His response made my jaw drop.
‘I can’t sell a novel these days about a middle-aged heroine. No publisher would touch it. Give up. Youth is exciting. Old age is interesting. Middle-aged men are powerful and sexy or going through an existential crisis. Middle-aged women are simply boring and bland. You can put older men in a novel, but forget all about women aged between 40 and 65. No-one wants to read about them. They’re of no interest to anyone. They’re simply not sexy.’
I am paraphrasing somewhat because this conversation took place as he escorted me, a middle aged woman, down some steep narrow stairs and I didn’t want to stumble in shock and break a fragile, ageing ankle.
I’ve told this tale to a few female writing colleagues who suggested I should have kicked him where it hurts, but he was not expressing his own boredom with middle-aged heroines, rather he was telling me frankly that, as an agent, he’d have a hard time selling novels about older women to mainstream publishers. He knows his stuff this guy, and I believe him. No middle-aged heroines.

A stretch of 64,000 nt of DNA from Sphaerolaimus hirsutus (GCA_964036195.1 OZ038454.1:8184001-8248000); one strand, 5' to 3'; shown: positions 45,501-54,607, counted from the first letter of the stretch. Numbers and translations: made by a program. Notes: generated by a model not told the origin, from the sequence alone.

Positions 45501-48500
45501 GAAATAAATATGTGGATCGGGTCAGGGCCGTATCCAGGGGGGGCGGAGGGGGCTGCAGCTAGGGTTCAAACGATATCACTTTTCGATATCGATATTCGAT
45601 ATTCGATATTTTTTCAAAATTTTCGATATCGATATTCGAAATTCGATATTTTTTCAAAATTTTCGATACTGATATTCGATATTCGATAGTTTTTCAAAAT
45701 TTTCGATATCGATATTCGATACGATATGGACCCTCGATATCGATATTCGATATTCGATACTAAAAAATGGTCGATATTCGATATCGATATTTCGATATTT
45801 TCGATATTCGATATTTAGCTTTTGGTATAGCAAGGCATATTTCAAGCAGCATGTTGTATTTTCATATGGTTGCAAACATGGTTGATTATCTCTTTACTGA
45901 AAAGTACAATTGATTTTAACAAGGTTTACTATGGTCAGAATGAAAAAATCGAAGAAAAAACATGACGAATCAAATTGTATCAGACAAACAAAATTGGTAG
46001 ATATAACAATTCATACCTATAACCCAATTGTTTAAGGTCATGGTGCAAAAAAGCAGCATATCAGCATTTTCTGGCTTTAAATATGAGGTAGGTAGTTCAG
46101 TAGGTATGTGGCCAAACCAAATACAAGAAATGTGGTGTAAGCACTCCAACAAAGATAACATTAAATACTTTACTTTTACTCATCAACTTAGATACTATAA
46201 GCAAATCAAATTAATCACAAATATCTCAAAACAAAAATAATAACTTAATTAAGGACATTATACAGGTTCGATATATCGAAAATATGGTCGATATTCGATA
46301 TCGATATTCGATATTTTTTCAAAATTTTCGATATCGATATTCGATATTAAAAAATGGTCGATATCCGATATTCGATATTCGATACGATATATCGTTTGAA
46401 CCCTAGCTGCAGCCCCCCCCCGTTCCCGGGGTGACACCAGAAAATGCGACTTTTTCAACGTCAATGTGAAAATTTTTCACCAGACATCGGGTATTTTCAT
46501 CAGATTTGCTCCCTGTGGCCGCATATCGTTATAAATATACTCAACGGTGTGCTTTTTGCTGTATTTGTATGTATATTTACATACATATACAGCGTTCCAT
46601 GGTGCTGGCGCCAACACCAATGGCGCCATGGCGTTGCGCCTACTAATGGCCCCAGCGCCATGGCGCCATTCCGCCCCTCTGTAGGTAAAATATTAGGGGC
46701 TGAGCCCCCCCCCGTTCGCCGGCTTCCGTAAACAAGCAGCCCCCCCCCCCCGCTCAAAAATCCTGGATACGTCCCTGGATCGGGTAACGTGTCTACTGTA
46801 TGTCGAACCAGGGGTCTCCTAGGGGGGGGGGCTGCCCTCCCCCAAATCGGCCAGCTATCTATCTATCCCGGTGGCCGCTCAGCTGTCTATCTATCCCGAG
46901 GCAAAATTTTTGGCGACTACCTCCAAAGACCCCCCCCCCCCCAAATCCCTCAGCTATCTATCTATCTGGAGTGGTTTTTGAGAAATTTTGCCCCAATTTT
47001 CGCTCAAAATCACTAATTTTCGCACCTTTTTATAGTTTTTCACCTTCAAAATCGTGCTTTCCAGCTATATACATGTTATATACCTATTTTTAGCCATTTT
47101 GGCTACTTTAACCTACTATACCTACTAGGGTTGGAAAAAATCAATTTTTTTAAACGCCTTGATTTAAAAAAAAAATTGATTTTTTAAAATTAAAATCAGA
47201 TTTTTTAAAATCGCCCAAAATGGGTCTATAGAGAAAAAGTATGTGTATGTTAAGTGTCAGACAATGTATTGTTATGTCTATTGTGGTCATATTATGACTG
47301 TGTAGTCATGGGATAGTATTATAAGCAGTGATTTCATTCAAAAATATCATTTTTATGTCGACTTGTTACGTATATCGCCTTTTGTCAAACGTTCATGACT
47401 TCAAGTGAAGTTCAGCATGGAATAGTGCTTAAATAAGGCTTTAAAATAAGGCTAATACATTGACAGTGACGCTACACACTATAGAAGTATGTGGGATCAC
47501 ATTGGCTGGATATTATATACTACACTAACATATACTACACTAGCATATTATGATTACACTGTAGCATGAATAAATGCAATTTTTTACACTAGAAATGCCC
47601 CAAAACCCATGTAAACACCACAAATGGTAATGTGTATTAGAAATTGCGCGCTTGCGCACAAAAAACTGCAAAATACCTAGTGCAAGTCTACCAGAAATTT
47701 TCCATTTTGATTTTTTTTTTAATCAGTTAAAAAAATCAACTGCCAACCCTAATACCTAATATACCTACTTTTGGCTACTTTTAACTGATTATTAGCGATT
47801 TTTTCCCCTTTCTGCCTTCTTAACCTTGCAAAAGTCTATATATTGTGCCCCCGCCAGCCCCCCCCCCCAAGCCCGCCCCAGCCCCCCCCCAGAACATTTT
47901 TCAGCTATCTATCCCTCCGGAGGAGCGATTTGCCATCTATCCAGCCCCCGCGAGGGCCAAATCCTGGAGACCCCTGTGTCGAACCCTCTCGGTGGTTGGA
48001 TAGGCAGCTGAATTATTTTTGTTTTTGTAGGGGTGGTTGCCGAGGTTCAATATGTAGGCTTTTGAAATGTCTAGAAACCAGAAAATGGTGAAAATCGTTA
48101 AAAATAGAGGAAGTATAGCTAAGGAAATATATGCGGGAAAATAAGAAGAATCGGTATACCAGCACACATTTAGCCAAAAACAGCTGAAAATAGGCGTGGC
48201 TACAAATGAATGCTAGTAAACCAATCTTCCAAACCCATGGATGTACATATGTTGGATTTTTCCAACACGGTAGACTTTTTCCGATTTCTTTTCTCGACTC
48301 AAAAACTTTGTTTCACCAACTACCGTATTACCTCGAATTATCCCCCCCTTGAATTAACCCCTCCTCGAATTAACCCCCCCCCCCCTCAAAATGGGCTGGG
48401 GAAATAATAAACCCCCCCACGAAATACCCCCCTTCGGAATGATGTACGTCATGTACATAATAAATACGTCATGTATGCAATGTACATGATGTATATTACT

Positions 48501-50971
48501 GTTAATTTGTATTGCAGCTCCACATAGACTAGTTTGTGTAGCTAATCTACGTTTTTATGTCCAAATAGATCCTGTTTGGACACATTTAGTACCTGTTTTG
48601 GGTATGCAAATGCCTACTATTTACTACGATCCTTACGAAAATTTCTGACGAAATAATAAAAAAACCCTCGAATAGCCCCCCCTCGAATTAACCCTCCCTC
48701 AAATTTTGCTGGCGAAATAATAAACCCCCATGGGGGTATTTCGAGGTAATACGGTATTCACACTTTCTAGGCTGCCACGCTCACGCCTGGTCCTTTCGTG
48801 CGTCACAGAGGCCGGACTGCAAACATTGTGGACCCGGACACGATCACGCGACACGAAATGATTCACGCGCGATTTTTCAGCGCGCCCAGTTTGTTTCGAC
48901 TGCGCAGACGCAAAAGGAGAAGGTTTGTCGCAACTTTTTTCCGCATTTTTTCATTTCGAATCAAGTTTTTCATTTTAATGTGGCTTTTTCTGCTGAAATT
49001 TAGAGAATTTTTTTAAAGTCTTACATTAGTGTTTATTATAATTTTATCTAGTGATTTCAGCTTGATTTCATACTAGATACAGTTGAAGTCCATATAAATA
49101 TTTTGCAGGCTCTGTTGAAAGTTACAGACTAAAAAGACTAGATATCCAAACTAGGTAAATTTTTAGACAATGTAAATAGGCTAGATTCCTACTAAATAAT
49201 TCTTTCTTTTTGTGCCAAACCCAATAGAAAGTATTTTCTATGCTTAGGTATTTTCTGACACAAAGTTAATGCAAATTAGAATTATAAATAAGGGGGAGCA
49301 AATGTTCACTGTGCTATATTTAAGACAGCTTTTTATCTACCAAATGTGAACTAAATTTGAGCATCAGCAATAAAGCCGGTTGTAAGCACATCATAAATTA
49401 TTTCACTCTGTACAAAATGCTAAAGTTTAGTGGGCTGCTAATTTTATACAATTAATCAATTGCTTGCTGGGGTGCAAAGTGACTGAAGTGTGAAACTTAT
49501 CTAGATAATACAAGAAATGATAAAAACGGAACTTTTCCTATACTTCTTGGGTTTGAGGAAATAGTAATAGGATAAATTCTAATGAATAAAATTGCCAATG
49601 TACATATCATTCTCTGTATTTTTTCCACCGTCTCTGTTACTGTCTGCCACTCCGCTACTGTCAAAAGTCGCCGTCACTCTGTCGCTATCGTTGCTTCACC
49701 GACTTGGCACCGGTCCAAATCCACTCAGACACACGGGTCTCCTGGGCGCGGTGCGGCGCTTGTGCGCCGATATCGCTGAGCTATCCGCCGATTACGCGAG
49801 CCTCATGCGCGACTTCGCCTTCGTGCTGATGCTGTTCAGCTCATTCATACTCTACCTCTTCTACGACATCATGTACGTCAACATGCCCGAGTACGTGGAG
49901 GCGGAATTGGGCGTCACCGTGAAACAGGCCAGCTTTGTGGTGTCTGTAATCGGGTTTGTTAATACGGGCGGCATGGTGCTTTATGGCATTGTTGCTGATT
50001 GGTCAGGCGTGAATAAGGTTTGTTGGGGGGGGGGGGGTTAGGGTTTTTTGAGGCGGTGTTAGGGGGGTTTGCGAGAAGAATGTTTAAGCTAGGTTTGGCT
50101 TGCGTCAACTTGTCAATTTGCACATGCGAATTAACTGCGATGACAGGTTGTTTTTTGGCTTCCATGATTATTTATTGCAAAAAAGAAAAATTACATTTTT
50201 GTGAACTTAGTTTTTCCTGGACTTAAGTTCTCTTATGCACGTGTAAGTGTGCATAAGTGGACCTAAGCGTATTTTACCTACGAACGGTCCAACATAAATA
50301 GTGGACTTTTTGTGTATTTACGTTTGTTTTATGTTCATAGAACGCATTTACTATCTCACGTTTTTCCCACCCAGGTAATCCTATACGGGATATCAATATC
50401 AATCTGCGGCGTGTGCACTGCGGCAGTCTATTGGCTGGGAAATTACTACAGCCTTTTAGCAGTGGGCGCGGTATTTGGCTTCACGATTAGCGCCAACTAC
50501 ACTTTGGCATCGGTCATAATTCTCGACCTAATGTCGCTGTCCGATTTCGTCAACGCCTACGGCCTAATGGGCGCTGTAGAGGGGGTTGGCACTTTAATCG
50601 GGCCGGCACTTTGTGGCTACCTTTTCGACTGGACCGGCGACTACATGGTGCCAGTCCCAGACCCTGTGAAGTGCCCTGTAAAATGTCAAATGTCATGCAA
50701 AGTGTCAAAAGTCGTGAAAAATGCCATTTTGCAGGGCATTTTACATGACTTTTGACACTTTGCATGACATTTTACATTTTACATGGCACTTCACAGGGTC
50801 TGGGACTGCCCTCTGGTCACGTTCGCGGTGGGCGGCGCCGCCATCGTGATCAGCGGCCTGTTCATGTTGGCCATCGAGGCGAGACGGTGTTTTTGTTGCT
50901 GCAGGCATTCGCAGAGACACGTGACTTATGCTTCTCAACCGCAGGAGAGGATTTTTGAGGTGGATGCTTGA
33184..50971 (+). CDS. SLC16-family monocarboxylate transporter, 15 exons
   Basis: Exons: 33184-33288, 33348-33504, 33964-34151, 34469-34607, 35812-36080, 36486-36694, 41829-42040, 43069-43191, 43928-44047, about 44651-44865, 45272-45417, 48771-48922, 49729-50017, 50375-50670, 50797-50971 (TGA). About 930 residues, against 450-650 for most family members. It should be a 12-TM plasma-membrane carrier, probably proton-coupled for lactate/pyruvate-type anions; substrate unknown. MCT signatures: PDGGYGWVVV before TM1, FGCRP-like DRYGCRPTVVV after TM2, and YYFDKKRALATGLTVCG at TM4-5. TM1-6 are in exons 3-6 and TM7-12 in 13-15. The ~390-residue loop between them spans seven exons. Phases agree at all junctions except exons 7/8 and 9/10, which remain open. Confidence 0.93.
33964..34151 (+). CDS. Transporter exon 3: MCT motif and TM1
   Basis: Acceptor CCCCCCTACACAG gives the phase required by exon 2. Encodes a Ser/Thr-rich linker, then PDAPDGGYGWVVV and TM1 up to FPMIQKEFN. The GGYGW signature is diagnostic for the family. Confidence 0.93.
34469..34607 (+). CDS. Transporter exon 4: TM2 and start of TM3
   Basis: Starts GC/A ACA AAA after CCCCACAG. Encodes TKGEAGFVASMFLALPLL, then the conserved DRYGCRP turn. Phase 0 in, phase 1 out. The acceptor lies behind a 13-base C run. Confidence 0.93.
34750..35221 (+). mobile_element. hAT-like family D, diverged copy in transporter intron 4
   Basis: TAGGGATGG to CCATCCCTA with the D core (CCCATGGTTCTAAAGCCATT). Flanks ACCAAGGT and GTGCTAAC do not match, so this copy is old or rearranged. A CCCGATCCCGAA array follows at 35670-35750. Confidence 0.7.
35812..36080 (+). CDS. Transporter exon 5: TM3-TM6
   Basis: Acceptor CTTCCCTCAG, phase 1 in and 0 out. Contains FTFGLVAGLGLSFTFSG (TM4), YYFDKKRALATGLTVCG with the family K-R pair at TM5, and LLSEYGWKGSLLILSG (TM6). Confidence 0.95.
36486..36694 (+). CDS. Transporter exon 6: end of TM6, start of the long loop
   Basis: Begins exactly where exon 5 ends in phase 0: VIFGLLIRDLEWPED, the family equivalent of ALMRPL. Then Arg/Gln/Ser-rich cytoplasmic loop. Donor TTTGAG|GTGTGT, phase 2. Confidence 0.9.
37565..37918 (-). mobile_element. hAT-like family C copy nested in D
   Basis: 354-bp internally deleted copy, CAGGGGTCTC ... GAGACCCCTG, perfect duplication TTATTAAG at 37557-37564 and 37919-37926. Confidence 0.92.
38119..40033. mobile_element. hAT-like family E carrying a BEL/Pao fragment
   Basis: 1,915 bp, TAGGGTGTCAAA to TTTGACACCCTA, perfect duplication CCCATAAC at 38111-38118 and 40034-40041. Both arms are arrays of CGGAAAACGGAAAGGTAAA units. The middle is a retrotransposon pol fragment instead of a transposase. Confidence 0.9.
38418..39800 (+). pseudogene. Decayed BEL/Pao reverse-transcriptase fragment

So instead of weeping my way along the street, I gritted my (filled and capped) teeth and decided to accept his dismissal as a challenge. I was angry. I would not bin Alice Green, my middle-aged heroine whom no-one values. I would not give up on this valiant women who, apparently, has no appeal to readers. In real life, as in novels, women of a certain age had better make themselves scarce. We’re useful as grannies and good citizens and volunteers in charity shops. The assumption is that our days of amazing adventures and dubious revenge are over.
Run, Alice, Run follows Alice’s journey from naive, pretty student at Birmingham University through affairs and marriage to her final chrysalis emergence as a heroic, rebellious, delinquent, fifty-something-year old woman. Why should the young heroines who flood the book market keep this excitement for themselves? In Run, Alice, Run you will hear the older but wiser, blackly funny and irreverent voice of female oppression that many people don’t want to tune in to, and you may even enjoy and sympathise with what Alice has to say.